I work in partnership with a wide range of research and practitioner collaborators, both within RSPB and externally. Together we carry out science that supports large-scale restoration of key ecosystems in northern Scotland, and the species associated with them.
My work is focussed in the forests and hills of Cairngorms Connect, the UK's largest habitat restoration project; and in the peatlands, rivers and lochs of the Flow Country, one of the world's largest blanket bogs.
My main projects at present are:
- testing whether cutting and cattle grazing can be used to replicate natural disturbance processes in native forests
- measuring and understanding native woodland expansion by natural regeneration in the presence of deer
- developing techniques to restore blanket bogs damaged by afforestation, and quantifying restoration benefits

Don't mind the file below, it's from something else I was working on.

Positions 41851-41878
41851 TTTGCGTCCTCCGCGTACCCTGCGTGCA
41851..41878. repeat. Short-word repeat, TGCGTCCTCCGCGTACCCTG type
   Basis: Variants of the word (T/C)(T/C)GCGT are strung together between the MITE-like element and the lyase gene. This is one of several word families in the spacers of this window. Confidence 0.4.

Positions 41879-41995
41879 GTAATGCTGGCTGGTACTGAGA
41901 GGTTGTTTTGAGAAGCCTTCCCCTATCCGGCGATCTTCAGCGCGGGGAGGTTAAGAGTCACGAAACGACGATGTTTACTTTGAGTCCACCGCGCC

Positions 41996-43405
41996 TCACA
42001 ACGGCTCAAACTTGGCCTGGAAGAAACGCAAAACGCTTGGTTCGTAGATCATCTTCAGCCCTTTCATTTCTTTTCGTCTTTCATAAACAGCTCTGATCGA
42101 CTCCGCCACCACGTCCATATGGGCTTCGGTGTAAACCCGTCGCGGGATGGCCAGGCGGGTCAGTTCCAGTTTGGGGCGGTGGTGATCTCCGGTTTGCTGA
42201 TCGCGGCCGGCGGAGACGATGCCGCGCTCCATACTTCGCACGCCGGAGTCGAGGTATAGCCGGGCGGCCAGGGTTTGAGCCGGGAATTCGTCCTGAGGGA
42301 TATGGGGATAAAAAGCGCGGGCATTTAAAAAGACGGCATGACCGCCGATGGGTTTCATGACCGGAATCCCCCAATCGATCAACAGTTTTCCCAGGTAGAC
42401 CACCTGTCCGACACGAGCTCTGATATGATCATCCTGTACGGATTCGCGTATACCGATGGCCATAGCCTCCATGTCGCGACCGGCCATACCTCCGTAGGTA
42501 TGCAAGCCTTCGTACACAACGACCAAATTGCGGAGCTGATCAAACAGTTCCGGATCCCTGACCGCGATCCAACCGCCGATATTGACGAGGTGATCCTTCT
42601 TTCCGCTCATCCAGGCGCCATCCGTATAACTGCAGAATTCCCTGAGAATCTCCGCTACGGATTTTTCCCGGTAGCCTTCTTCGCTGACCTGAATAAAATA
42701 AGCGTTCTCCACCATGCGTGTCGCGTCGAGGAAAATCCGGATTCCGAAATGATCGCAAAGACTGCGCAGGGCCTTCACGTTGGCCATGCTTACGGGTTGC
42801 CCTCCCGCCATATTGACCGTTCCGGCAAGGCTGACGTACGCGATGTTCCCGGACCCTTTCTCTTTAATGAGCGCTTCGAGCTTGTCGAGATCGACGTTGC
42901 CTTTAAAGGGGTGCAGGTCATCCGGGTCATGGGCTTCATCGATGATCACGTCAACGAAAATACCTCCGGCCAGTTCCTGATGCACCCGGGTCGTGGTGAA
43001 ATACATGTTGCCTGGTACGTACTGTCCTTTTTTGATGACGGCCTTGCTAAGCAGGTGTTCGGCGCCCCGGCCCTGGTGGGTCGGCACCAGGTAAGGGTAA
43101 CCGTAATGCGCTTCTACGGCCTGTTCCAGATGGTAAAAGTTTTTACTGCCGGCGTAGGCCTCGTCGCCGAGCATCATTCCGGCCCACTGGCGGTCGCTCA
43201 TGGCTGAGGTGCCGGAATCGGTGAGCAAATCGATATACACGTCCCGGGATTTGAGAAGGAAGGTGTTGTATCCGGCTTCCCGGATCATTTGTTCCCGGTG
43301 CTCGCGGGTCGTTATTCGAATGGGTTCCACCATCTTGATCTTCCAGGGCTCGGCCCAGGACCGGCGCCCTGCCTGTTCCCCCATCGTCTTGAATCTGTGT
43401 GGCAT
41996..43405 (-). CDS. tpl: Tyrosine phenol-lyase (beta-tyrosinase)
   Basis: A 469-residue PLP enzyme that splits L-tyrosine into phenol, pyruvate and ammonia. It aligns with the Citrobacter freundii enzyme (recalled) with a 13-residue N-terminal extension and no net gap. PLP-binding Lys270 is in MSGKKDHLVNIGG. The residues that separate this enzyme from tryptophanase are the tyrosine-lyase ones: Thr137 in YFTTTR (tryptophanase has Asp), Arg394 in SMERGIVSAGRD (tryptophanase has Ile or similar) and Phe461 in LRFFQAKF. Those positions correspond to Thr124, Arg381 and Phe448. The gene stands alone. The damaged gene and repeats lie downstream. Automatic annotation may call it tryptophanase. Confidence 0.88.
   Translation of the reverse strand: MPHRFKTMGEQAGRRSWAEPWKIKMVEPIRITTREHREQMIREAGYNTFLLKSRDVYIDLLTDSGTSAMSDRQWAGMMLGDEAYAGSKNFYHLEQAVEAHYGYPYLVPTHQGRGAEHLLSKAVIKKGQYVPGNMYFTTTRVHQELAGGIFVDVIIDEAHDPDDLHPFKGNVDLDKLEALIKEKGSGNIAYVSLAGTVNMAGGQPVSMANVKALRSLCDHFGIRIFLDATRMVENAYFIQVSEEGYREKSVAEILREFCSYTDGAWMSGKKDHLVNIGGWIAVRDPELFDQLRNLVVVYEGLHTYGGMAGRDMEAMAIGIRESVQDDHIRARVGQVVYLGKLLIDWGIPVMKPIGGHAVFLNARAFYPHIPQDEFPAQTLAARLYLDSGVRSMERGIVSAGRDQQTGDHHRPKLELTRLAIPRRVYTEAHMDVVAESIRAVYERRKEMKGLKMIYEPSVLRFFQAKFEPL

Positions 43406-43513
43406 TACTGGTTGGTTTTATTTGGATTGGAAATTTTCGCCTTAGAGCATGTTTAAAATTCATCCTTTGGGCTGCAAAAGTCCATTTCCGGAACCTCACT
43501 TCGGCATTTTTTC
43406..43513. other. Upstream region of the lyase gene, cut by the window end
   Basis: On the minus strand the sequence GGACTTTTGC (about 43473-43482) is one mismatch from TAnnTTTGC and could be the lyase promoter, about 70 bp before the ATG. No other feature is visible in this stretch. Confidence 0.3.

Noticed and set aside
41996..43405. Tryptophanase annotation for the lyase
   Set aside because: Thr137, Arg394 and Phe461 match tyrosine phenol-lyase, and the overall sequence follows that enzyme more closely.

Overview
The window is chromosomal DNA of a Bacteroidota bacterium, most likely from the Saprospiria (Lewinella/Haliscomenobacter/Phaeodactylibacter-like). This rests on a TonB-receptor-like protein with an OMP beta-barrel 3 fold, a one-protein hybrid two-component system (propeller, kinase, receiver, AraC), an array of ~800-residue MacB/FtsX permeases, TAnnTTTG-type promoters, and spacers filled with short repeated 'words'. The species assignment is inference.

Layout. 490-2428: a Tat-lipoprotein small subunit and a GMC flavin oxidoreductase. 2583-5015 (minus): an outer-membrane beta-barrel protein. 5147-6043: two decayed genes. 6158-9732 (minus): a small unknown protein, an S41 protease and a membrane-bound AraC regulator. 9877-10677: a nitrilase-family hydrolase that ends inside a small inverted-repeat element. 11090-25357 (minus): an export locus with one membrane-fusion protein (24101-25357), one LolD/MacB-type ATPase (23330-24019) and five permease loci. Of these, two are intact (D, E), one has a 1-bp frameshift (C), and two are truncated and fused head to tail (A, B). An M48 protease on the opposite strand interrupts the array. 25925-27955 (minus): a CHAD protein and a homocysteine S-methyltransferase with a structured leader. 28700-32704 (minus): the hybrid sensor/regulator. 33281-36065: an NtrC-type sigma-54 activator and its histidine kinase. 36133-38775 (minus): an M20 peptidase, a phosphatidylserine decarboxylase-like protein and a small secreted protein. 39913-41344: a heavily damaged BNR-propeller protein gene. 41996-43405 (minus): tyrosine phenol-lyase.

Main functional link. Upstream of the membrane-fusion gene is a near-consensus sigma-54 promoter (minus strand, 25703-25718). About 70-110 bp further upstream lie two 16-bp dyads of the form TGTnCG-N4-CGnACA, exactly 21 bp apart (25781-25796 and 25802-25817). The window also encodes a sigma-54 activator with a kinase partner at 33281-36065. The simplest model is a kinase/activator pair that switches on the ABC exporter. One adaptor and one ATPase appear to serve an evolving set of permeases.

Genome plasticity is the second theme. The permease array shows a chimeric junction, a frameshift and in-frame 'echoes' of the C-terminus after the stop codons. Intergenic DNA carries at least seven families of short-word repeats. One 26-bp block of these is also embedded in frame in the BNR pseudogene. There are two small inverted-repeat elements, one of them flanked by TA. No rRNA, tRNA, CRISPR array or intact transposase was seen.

- understanding how brown trout management by angling can be used to benefit aquatic invertebrates and the waterbirds that feed on them.
I co-supervise three PhD students whose projects support peatland restoration, by building understanding of
- innovative approaches to brash management
- restoration effects on riverine ecosystems
- photosynthetic microbes as indicators of degradation and restoration.
- 2014-21: Rivers and Lochs Institute (University of the Highlands and Islands): Advisory Group member
- 2019 to present: Chair of Cairngorms Connect Scientists' Working Group
Partners and Collaboration
- Professor Roxane Andersen, Environmental Research Institute, University of the Highlands and Islands
- Dr. Jens Arne-Subke, University of Stirling
- Dr Rebekka Artz, James Hutton Institute
- Prof. Colin Bean, NatureScot / University of Glasgow
- Prof. David Coomes, University of Cambridge Conservation Research Institute
- Dr. Paul Gaffney, Environmental Research Insititute
- Kenny Kortland, Forestry and Land Scotland
- Dr. Nick Littlewood, SRUC
- Tom McKenna, NatureScot
- Dr. Nancy Ockendon, Endangered Landscapes Programme / Cambridge Conservation Initiative